John Metcalfe is CityLab’s Bay Area bureau chief, based in Oakland. His coverage focuses on climate change and the science of cities.
It’s a wonder some of these places are still occupied.
Alexandria’s busy El-Gaish Road has a fantastic view of the Mediterranean, but looking the other way is just as rewarding. Lining the coast are hulking towers that obviously were grand in their day, but now have fallen into massive disrepair—architectural husks, decaying into rust and blackened plaster in the warm seaside breeze.
London’s Manuel Alvarez Diestro traveled to Egypt’s second-largest city to walk El-Gaish and document its crumbling facades. “Most of the building towers are second residences for Egyptians and are occupied during the summer in the overpopulated city,” emails the 43-year-old photographer. “All the buildings are placed in an idyllic location overlooking the vast blue sea.”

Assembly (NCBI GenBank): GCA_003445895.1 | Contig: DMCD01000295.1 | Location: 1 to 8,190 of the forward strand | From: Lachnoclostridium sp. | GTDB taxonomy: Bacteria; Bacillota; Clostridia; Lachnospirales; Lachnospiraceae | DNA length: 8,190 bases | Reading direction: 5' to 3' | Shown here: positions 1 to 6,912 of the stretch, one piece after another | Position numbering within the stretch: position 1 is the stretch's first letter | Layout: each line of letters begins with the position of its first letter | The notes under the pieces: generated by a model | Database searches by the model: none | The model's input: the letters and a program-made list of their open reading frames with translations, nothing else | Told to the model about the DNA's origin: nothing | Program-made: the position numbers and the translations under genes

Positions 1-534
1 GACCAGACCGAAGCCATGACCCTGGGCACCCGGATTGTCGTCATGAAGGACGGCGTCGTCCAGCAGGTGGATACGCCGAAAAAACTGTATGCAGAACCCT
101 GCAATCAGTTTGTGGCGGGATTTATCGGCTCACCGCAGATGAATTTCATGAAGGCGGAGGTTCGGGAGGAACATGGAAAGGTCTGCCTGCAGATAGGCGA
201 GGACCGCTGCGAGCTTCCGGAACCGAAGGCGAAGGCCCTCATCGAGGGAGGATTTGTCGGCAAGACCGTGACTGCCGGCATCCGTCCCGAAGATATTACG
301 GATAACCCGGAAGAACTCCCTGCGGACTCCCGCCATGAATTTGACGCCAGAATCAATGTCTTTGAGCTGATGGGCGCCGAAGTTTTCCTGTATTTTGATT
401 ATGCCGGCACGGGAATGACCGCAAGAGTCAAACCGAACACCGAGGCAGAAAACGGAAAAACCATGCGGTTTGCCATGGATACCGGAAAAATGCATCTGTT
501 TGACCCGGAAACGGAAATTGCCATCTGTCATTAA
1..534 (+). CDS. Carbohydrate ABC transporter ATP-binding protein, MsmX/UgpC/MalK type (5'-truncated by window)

If you peer closely you can spot a person or two, but most indications of ongoing habitation come from laundry and rugs hanging on balconies and dirty satellite dishes. In some cases the structural integrity is so degraded you wonder how long these relics have in this world. “Alexandria’s urban fabric requires a continuous upgrade,” Alvarez Diestro says, “as many buildings are at the verge of collapse.”